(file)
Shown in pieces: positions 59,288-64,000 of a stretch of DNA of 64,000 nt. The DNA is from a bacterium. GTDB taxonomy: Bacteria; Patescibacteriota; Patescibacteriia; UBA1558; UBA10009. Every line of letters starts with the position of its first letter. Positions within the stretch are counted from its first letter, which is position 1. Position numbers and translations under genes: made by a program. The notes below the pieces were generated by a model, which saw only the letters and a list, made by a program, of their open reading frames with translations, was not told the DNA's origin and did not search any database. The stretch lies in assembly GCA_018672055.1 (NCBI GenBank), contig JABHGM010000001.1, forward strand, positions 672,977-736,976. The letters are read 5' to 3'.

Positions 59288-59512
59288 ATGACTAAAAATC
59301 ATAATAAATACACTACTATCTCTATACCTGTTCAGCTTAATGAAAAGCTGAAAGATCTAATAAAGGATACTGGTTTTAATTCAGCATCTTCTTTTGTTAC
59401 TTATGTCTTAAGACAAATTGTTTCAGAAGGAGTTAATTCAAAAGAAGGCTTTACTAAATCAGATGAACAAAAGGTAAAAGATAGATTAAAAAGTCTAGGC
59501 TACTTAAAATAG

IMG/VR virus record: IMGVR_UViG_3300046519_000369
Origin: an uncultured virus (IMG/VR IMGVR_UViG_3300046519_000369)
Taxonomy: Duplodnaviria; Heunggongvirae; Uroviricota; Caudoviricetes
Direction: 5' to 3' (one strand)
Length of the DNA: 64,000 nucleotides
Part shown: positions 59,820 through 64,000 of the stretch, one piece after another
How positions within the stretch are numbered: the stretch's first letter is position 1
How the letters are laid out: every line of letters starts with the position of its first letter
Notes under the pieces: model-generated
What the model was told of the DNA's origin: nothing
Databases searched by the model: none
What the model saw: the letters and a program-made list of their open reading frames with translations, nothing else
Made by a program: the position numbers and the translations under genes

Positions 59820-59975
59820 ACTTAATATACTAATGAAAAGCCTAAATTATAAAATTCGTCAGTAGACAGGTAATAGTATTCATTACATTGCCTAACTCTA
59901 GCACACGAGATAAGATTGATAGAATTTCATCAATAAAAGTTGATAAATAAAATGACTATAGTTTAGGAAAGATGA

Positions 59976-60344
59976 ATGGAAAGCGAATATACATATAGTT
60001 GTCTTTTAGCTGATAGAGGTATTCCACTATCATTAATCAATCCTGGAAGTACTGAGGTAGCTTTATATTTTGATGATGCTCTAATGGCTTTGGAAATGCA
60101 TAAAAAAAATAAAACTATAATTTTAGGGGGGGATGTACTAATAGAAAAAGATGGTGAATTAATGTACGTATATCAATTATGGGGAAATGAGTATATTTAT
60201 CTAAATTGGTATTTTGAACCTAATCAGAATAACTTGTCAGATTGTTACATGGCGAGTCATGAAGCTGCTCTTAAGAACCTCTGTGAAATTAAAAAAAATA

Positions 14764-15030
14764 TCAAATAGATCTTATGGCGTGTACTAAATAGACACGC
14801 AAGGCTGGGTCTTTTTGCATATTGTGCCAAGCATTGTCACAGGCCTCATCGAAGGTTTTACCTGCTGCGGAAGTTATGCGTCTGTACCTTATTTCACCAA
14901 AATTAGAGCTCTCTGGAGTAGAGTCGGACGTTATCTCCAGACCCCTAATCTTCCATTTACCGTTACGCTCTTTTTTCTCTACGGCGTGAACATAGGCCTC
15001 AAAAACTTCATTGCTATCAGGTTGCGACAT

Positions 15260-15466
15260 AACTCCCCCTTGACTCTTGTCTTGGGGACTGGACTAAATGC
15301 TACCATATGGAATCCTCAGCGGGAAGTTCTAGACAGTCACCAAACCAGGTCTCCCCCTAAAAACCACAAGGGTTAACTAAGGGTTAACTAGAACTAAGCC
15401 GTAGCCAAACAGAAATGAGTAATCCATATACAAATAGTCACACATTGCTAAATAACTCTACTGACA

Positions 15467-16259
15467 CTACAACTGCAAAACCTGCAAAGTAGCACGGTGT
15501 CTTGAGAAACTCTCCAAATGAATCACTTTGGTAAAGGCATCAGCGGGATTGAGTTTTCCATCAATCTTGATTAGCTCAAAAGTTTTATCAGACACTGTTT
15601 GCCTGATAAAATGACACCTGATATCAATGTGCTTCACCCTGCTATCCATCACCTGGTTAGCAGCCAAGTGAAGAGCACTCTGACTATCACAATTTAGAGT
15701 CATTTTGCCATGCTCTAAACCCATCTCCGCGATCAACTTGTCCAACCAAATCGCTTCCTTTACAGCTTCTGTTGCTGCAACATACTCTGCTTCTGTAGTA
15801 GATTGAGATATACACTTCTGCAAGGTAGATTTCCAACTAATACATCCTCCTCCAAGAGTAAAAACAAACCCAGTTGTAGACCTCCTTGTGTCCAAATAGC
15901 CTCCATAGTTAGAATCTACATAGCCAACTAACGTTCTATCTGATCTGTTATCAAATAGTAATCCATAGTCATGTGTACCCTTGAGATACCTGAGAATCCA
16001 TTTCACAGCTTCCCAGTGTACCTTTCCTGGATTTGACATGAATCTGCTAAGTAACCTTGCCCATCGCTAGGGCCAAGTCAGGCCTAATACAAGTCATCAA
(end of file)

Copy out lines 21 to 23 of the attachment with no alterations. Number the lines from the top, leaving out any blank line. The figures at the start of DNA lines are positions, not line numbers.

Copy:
59820 ACTTAATATACTAATGAAAAGCCTAAATTATAAAATTCGTCAGTAGACAGGTAATAGTATTCATTACATTGCCTAACTCTA
59901 GCACACGAGATAAGATTGATAGAATTTCATCAATAAAAGTTGATAAATAAAATGACTATAGTTTAGGAAAGATGA

Positions 59976-60344